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Impact of Green Port Hull boosts growth of the local economy

6th December 2017

An economic impact study shows Green Port Hull has created more than 2,000 jobs in the renewable energy sector and its supply chain, providing a significant boost to the economy.

Green Port Hull is a partnership established to promote the region and attract renewable energy sector investment.

As a partner, the University of Hull’s Logistics Institute has undertaken an economic, social and environmental impact assessment of the renewable energy sector since the significant investment made in Hull by Siemens Gamesa and Associated British Ports (ABP).

In March 2014 Siemens Gamesa and ABP announced an investment of £310 million in the development of an offshore wind turbine blade manufacturing facility on Alexandra Dock in Hull.

Today, two years into the three year study, preliminary evidence from the impact assessment have been made public as part of a new Green Port Impact Assessment website.

These include:

  • Multiplier effect: 1.47

    •  The economic impact of the initial Siemens Gamesa and ABP investment is substantially greater than their investment.  For every £1 of investment, an additional 47 pence will be generated in the disposable income of the local economy of the Humber[1].

  • Employment:

    • Direct Employment creation (Siemens Gamesa): 1,063 jobs created for the plant with potential for an additional 627 supporting jobs based on the latest employment multiplier data for the UK manufacturing sector[2]

  • Gross Value Added (GVA)[3]

    • Direct employment by Siemens Gamesa may contribute up to £71.3m to the GVA of Hull[4]

  • Pathway to Employment –

    • 76 long term unemployed people securing sustainable employment in related industries, the majority of which are in the Caravan industry, which translates to an additional 75 supporting jobs based on current industry statistics

    • Reduction in benefits – The creation of 76 sustainable employment opportunities has resulted in benefits saved between £228,820 and £288,891.

Amar Ramudhin, Director of the Logistics Institute at the University of Hull, said: “This impact assessment is an important part of Green Port Hull, offering a valuable insight into how the project is progressing. Our research will inform the next steps for the project as the region drives to become a world-leading centre for renewables.

“We are also launching today a new Impact Assessment website where people will be able to get a flavour of the developments of key evidence, as well as get an appreciation of the impact Green Port Hull, and Siemens Gamesa in particular, has had on the region.”

Mr Thompson introduced a report detailing the history of the Siemens Gamesa and ABP investment.

He said: “The goal of this report is to inform and educate policy makers and local stakeholders as to the barriers that existed along the way, and the ways in which they were overcome, so that future inward investments in the offshore sector can be facilitated and supported effectively.

“What the report shows is, despite the challenges, the Hull and the Humber region is on track to become one of the UK’s leading clusters within the sector and with offshore wind set to form an important part of our nation’s electricity system going forward, there is great potential for more supply chain opportunities and further growth.”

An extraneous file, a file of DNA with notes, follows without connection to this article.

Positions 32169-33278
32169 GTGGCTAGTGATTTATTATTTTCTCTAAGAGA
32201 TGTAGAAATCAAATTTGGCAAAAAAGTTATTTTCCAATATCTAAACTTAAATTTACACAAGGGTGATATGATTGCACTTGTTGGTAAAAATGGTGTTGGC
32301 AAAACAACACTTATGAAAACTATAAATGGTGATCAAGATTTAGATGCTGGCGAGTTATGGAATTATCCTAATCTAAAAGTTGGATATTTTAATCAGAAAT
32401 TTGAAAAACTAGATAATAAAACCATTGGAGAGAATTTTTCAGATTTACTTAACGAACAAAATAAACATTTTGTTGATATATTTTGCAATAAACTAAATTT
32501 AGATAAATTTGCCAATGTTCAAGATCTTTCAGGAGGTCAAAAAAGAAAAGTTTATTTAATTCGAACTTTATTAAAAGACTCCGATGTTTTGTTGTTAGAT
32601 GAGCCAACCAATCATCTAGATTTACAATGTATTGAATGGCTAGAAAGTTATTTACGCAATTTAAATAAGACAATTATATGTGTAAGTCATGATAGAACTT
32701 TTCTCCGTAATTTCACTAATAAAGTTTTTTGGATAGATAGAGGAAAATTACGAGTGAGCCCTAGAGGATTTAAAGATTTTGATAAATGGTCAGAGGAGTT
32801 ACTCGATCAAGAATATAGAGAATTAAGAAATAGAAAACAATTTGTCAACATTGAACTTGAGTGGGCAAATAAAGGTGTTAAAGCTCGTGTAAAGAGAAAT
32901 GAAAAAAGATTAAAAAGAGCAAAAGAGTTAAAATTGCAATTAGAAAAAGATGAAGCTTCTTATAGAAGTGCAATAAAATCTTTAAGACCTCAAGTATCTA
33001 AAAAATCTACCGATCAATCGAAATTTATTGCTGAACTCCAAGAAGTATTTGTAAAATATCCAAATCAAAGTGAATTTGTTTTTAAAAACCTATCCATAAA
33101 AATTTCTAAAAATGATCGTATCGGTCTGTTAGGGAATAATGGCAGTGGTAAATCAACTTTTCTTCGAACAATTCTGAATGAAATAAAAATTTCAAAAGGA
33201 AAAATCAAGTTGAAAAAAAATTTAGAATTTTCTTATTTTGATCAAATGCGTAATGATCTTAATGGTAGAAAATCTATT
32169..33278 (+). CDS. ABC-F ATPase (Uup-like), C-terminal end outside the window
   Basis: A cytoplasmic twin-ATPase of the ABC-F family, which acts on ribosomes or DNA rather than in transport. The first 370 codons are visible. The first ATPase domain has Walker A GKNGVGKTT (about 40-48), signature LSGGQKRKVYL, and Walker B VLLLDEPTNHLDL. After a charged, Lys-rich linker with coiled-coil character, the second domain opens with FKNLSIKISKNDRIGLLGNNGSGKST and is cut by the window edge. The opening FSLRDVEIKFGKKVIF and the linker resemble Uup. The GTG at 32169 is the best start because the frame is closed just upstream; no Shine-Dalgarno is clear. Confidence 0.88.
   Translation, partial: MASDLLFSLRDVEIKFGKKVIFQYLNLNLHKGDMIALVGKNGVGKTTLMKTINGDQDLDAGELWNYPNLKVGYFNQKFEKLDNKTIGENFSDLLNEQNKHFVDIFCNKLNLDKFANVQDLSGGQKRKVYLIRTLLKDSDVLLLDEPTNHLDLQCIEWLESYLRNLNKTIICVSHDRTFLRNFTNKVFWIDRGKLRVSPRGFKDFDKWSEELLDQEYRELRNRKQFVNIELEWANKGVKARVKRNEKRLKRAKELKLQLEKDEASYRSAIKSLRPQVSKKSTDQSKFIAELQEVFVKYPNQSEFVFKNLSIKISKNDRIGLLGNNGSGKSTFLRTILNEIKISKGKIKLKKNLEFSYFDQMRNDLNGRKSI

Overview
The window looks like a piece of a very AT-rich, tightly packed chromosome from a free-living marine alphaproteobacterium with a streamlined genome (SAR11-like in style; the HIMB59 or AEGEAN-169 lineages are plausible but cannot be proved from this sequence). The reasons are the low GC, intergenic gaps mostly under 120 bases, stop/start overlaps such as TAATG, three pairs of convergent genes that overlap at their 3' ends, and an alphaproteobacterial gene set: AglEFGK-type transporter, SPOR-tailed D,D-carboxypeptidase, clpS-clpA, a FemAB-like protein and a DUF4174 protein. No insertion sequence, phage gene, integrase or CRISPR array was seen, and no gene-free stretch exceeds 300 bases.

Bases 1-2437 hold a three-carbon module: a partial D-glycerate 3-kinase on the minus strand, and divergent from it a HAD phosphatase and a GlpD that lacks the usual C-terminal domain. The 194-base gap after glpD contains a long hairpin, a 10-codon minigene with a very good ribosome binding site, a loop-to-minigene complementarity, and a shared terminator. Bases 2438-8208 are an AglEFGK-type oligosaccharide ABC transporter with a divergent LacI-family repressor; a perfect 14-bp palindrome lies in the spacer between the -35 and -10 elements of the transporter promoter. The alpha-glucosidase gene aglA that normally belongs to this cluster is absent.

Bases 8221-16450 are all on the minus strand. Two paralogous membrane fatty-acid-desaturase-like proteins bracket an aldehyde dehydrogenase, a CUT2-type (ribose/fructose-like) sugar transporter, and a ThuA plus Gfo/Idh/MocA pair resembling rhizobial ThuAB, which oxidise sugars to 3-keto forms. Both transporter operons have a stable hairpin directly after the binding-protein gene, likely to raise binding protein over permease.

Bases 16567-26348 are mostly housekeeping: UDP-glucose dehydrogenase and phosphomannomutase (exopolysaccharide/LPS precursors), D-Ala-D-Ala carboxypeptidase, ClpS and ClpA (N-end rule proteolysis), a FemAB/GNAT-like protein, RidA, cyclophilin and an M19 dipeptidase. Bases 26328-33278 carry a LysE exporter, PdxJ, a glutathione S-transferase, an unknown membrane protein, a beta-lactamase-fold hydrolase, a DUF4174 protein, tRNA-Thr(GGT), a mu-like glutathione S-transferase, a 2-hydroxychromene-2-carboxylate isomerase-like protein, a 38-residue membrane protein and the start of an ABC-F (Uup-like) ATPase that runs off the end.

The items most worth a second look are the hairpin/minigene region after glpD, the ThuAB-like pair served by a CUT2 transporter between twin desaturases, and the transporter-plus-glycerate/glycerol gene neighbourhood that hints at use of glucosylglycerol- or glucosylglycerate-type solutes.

Councillor Martin Mancey, Portfolio Holder for economic investment, regeneration and planning said: “Green Port Hull and the Siemens Gamesa investment have been a game changer for the region. I’m delighted that the University’s impact assessment has detailed the many benefits the area has reaped from Green Port Hull and the growing green energy sector.

“The city’s economy is on an upward curve and in the last year Hull registered the strongest growth rate in the country, 43 per cent ahead of the UK as a whole. Unemployment is at its lowest on record and Green Port Hull, alongside being the UK City of Culture, have been the major influences on these positive trends. Investments from the private sector such as RB and Smith and Nephew have also contributed to changing the fortune of the city dramatically. “The Council will continue to work with partners to establish Hull and the East Riding of Yorkshire and the Humber region as a world class centre for renewable energy, creating wealth and employment for the region.”

Visit the Green Port Impact Assessment website to view further findings.

For more information about the University of Hull, see www.hull.ac.uk.



[1] A disposable income multiplier estimates the change in household income attributable to an injection of expenditure into an economy, such as the £310m investment. The multiplier estimate of 1.47 falls within a range of 1.37 and 1.59; it is based on an initial survey of the first batch of direct employees at the Siemens Gamesa site. It will be updated as further evidence is collected.

[2] This estimate uses an employment multiplier for the manufacturing sector based on the latest (2013) UK Input-Output table; it assumes all 1,063 jobs to be classified as ‘manufacturing’ and that their value added matches the UK’s manufacturing sector.

[3] Gross Value Added (GVA) measures the value of goods and services produced in a local economy; it is a widely used indicator of the local economic impact arising from an investment.

[4] Assumes that all 1,063 new roles at Siemens Gamesa can be classified as ‘manufacturing’ roles and that their added value is equivalent to the statistics obtained for Kingston upon Hull’s manufacturing sector from which the estimation data was taken.

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